As the budget battle in Washington continues to drone on like a never ending soap opera, perhaps it is time for our fearless leaders to take a different road.
Certainly the federal government should spend less but just like everyone else who find themselves a little short at the end of the month, perhaps efforts should be made to find new sources of income -without sticking it to the citizenry.
How about a government yard sale?
Furniture usually is a good thing to offer at a yard sale so there is no reason to think the federal government could not divest itself of unnecessary property. We could start by taking all the chairs out of the Capitol and offer them to the public.
They could even memorialize the seats so you could buy the chair of your favorite senator or representative. Who wouldn't want a chair with a plaque on it noting, "Robert Byrd Slept Here" or "John Boeher Cried on this Cushion."
Besides raising money, if there are no chairs when Congress is in session, then our august leaders must work standing up. Since they would have no place to sit and rest, it would cut down on long-winded gasbag speeches. It would also mean they would have the chance to do something right because they would not be sitting on their brains.
Dishes are usually hot items at yard sales so why not empty out the China Room in the White House. Some of those dishes have been there for years and no one uses them so why not see if they won't bring in a couple of bucks.
How about the Library of Congress having a book sale? There must be a couple extra copies of some dull political memoirs sitting around they don't need, although they may not bring very much and may be better suited for a paper drive.
But we need more than a yard sale. Since the trend now is for stadiums and race tracks to have corporate sponsorship then why not take advantage of this for national parks.
Naturally you would have to make certain you have the right business sponsoring the right park because seeing a sign "This National Forest brought to you by Fred's Lumber Company" might be cause for concern.
But a sign reporting "The Lincoln Memorial is Presented by Ford Motor Company" or "Your visit to Mt. Rushmore Sponsored by Black and Decker Drill Bits" could prove lucrative to the park service.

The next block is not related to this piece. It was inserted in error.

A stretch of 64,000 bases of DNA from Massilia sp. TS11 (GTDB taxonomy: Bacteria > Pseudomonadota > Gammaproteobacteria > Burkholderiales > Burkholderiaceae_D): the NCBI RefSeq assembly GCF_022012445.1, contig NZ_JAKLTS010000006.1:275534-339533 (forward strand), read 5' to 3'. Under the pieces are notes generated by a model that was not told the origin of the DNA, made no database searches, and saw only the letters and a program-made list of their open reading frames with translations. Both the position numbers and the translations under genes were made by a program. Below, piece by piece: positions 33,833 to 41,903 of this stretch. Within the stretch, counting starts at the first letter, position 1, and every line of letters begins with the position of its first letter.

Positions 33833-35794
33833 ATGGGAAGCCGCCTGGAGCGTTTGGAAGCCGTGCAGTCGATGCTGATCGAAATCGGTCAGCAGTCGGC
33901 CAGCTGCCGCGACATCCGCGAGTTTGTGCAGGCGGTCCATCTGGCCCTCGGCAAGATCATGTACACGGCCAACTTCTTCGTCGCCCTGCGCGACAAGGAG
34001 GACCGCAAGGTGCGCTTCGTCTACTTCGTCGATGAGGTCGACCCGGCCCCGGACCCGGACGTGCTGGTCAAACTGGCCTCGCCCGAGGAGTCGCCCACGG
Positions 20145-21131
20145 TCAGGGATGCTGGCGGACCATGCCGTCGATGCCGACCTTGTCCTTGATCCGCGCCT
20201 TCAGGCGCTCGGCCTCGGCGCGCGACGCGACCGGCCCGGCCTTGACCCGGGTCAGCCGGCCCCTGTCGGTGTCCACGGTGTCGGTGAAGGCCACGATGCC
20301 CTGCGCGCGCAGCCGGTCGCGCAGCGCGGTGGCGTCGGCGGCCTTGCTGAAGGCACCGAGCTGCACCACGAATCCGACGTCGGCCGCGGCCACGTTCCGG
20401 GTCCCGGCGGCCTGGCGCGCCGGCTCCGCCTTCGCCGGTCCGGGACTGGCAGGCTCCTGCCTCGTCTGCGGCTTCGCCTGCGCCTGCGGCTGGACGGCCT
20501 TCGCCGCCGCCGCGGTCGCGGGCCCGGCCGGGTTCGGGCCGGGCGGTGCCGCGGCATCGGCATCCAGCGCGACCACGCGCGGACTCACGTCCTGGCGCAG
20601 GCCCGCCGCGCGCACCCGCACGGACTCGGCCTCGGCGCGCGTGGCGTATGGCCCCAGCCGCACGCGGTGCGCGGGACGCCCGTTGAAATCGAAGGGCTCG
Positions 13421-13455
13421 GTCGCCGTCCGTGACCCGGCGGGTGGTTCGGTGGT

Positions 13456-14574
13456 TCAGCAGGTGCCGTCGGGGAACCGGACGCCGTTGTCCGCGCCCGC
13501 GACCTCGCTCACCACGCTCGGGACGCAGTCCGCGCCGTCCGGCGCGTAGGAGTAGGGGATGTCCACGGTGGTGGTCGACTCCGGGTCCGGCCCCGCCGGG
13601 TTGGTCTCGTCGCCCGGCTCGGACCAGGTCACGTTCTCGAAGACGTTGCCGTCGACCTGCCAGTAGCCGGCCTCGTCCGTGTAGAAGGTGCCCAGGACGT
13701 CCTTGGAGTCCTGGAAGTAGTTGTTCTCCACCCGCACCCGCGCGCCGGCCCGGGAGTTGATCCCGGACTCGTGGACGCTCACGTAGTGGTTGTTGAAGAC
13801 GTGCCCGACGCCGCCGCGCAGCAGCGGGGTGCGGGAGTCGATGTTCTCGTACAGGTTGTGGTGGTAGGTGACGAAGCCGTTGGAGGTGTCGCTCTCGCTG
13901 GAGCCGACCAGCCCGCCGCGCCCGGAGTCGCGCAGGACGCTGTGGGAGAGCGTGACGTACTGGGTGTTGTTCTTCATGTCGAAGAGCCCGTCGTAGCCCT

And considering all the things they have on display, the Smithsonian Institution could be sponsored by everybody.
Even individuals could get in the act.
Sarah Palin is making a ton of money on speaking tours so she could easily afford to sponsor a geyser at Yellowstone.
And why can't politicians hold down a second job like a lot of other people?
Newt Gingrich could open a business selling autographed flip-flops and donate the money to the national debt.
Nancy Pelosi could open a flower store next to the Capitol and offer two-for-one specials on forget-me-nots.
Why not sell advertising space at the national political conventions?
We might see a banner noting, "This Democratic Convention Presented with Limited Commercial Interruption because we have No Sponsors" or "The Republican Party is Presented by....space to be filled by the highest bidder" or "The Tea Party is Brought to you by Lipton."
Naturally we would have to have standards. We would not sale advertising rights to the Washington Monument to a condom company or Bill Clinton and we would not allow anyone to sponsor the Okefenokee Swamp because sponsorship of reptiles should be limited to Washington, D.C.
These are, of course, not the best ideas to help fix the budget but considering what we are hearing from those in Washington these days somehow they don't sound that bad.
Ric Latarski is a freelance writer who writes on a variety of topics and can be reached at Rlatarski@aol.com.